While I’m not concerned about losing any body fat, I recently started to be more careful about the weight I carry in my backpack. When you walk a lot with a backpack on and it’s too heavy for your body, you will eventually start getting pain. This can simply be inconvenient or in the worst case lead to an injury.
Especially here in Sweden, people do bring really heavy stuff on their trips, that’s my perspective at least. When I asked for advice in one of the big outdoor shops, I was always recommended huge and heavy gear. A backpack for a week long hike? Sure, bring this 3 kg Fjällräven pack that has an enormous volume… And you’ll need all that volume, because they will also recommend you a surprisingly heavy tent, a huge sleeping bag, a gas kitchen that’s a kilo, cotton clothes that are not only heavy but also not waterproof and really, really big, heavy boots (cause you need stability for your ankles, carrying so much weight).
Don’t get me wrong, Sweden has a great outdoors culture, but when I first came here as a tourist, I just bought all my gear from swedish brands, without giving it a second thought. Now I’m a bit more critical and I think that it doesn’t just have to be classic 70’s inspired gear by Fjällräven, Lundhags and Trangia. (But I do have stuff from those brands and I love it).
For me, the turning point was a hike in Lapland last year, where I just couldn’t enjoy the trail because I was so sweaty and exhausted all the time. Fair enough, I was carrying snowshoes, a snow shovel and food for 10 days – things that were absolutely necessary. There were other things I carried around though that were not that crucial, and those were the real guilty ones, to lead to the final weight of almost 20 kg (44 lbs).
Then I realized: When I bring a lot of things in my pack, I do eventually have to carry all of them. I will walk slow, be tired, sweaty, feel irritated and eventually miss out on a lot of pleasant moments on the trip. Is that worth it: no. But do I want to live like a monk while I’m travelling? No.
I don’t want to recommend any weight for your backpack, which is right or wrong. Your body is different from mine, you can be taller, stronger or have a different perception about what is ‘too much’. I believe that there is always a feeling of “ufff, that’s heavy” when you put on your backpack, just before doing the first steps of your hike. The important point is, if it’s a weight your body can adapt to, you will feel stronger and walking with ease after a few days on the trail, or if it is a weight that is so heavy, that it will simply make you feel worse and worse. Maybe your knees will start hurting as you walk, the downhills will ache, or maybe getting up in the morning is hard, cause your back is so stiff.
After feeling uncomfortable with my pack weight on some hikes, I decided to swap some of my gear. I sold a lot of things online and it worked surprisingly well, it went fast and I got a decent amount of money out of my equipment.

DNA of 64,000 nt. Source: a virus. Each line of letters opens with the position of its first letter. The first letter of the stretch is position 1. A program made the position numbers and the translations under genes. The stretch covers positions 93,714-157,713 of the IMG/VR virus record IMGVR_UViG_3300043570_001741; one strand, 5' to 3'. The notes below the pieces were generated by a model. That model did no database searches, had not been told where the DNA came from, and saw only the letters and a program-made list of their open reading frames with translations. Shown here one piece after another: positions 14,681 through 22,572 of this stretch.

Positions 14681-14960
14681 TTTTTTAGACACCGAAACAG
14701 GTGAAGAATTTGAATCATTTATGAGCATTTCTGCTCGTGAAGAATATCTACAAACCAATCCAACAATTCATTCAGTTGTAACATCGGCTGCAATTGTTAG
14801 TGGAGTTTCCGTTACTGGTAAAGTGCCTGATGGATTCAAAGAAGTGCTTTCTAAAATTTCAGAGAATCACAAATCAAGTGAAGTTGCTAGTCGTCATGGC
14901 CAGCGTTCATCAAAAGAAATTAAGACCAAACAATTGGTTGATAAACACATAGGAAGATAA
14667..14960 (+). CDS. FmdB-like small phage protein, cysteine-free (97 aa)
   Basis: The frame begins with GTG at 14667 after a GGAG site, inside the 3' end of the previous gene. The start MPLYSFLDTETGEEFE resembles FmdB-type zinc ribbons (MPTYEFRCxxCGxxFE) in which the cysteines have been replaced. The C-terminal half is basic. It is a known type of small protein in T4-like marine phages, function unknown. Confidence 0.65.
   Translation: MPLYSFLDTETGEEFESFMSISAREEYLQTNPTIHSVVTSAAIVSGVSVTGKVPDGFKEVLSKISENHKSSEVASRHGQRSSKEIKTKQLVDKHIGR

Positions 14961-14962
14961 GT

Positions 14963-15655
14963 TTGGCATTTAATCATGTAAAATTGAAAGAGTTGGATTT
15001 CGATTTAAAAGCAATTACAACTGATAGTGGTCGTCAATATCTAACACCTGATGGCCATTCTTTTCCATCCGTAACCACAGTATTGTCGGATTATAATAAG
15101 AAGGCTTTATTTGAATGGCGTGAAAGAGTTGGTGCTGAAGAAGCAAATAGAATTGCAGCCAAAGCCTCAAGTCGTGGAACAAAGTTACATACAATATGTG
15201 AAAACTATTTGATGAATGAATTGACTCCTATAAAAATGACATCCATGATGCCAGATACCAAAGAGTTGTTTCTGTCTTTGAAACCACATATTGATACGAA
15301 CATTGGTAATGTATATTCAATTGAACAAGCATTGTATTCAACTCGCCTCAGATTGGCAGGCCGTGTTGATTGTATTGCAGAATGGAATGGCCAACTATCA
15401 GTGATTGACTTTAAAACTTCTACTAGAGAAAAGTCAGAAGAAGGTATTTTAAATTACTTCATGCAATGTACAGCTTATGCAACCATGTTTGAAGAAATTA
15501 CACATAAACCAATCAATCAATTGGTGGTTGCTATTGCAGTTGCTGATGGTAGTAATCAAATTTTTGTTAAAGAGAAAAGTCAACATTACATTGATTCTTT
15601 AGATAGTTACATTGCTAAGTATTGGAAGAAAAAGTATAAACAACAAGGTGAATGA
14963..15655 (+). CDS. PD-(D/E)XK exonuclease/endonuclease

To give you an overview over how easy it is to save some weight by making some changes, here’s a list of the basic hiking gear I swapped for a lighter version (without losing any comfort).
So, there we already have 3,4 kg less, which is a lot, even if it doesn’t sound like it at first. Just go to the kitchen and pick stuff that’s that weight from the fridge or the pantry. It is a lot.
Then there are other changes I made, which do not consist in buying new equipment but in reconsidering what I really need to bring. The biggest factor here is clothes (at least for me). For instance: in winter 2015 i brought five different shirts – which was way more than I needed for a one week hike on skis.
By now, I have simply started to question every item that I consider bringing. Do I really need it? Isn’t it just some kind of useless stuff that I could need, eventually?
I stopped bringing so many different pieces of kitchen utensils. In most cases, eating from the pot is just fine. And I’m not talking about situations where you cook in a big group, but when you eat by yourself or share a pot of noodles with your travel companion. So I dropped that food bowl and that extra mug. Important is cutlery that I can rely on, so aluminum alloy cutlery instead of these plastic sporks, that already break if you look at them too hard.
Another step is to try and bring smaller, lighter bottles of sunscreen, shampoo, mosquito protection and toothpaste. I stopped bringing a heavy second pair of shoes; no more four different fire starters (I used to have two lighters, a box of matches and a fire steel); no more heavy pouches and extra bags for my gear.
This is how my packing list looks for my longer trips up in the north, this summer. Note that clothes I will wear as a default are not included in the picture. Here’s a list of what you can see in the picture.
It’s all together (wothout food and water) somwhere between 7 and 8 kilos, which I’m pretty satisfied with, especially considering I have a heavy duty Hilleberg tent of 1,6 kg. By no means I want to claim that I have reached perfection when it comes to chosing my gear and I will always change some gear forth and back, but it definitely seems like a step in the right direction to me. I still bring all the things I need and want for my comfort, I simply put a lot of time and effort into chosing lighter items and selecting out gear that had no purpose at all.
Here’s how it all together looks on my back: